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The Concretes - In Colour

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Artist: The Concretes

Album: In Colour

Label: Astralwerks

Review date: May. 29, 2006

The Concretes have always been an eerie proposition. While there are obvious reference points for their music - third album Velvet Underground, The Pastels, Mazzy Star - the Swedish eight-piece never quite fit; their songs are mysterious even at their most pop, full of breaths of frosty air, shadowed by ghost apparitions hazing the viewfinder. Their self-titled first album from 2004 was prematurely aged, as if the master tapes were found in Maureen Tucker’s closet, coated in 1968 dust from Hollywood’s TTG Studios. That makes The Concretes sound like archivists, but instead of thinking of the group as retro plunderers, try this: The Concretes, like surprisingly few groups these days, use music to will the specters of pop’s past back into half-light.

The spectral reference is important, as there is something uncanny or ‘not quite right’ about The Concretes: their music is both familiar (by virtue of influence) yet strange (by virtue of character). In Colour may not be quite as veiled and nebulous as its predecessor was, but there are still ghosts in here. The close harmonies of “As Four” warp and wax like a procession of small girls in white frocks, candelabra in their collective hands, clambering up a dimly lit staircase; the woozy group motion achieved on “Fiction” and “A Way of Life” wills a spirit chorus from the air. “On the Radio” and “Song for the Songs” turn inward, documenting the seemingly inexplicable mystery of musical revelation. Mike Mogis’ production maintains precarious balance, setting The Concretes in greater clarity while preserving the preciousness of their glorious pop.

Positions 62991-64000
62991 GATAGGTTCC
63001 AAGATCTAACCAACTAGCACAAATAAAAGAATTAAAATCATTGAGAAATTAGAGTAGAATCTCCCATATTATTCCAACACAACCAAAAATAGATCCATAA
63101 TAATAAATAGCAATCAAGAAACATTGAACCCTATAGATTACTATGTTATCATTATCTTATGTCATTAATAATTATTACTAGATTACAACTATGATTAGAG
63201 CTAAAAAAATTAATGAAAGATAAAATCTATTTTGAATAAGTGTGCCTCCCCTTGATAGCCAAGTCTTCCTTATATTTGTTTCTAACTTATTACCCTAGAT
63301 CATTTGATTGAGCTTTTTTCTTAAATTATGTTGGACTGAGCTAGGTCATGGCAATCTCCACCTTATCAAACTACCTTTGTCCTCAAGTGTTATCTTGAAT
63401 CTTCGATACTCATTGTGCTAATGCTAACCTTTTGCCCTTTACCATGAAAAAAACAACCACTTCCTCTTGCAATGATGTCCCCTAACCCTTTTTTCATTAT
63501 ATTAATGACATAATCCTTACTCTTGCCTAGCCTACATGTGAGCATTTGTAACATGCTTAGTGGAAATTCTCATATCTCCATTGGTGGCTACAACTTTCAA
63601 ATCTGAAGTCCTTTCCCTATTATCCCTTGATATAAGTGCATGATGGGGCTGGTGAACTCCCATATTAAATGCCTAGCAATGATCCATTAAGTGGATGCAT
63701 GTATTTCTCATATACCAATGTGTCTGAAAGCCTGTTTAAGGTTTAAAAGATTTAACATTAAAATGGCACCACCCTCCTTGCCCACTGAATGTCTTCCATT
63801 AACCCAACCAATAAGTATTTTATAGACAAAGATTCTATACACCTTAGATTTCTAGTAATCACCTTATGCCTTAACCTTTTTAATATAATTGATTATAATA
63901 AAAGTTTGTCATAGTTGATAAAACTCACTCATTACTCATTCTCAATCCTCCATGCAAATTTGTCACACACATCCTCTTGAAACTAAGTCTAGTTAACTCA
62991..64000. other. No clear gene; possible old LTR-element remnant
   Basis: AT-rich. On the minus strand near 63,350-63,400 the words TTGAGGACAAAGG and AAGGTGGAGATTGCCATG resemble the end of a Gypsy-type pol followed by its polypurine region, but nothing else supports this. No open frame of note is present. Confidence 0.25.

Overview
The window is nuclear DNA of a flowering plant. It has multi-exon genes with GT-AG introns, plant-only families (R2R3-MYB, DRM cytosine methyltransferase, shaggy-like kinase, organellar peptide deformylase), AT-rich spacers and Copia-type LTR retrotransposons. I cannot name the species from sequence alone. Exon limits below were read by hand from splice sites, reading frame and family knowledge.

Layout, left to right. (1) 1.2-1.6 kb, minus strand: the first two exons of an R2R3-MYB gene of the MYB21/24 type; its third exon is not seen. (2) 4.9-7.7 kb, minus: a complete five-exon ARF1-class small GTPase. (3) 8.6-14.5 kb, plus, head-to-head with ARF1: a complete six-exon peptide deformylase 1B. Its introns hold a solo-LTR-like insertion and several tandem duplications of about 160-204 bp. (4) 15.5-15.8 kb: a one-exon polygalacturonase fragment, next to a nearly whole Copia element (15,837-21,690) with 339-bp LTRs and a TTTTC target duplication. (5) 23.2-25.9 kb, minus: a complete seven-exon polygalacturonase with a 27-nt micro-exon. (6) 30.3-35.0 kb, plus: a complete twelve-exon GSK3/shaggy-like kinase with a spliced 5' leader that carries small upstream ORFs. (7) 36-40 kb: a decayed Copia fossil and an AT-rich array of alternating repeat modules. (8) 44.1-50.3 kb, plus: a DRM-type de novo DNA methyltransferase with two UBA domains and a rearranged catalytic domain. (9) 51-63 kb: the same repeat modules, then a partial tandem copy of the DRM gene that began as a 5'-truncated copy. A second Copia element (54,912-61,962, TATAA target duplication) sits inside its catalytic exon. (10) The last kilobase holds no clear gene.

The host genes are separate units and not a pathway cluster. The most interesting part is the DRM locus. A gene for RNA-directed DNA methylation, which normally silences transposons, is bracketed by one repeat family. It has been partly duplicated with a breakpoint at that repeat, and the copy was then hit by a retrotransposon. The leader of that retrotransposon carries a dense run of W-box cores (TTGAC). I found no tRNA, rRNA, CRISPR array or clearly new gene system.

The real achievement of In Colour lies in this double bind. The record paints The Concretes’ personality in richer detail without giving up one iota of their distinctive spookiness. (This makes In Colour’s relatively shaky reception in the press all the more inexplicable: after a while, I suspected other writers had been listening to an entirely different group all this time.) As Victoria Bergsman sings in “On the Radio”, sounding absent-minded yet perceptive, as though she has tripped over the key that unlocks the magic of her own music: “Some things are meant to stay unrevealed.”

By Jon Dale

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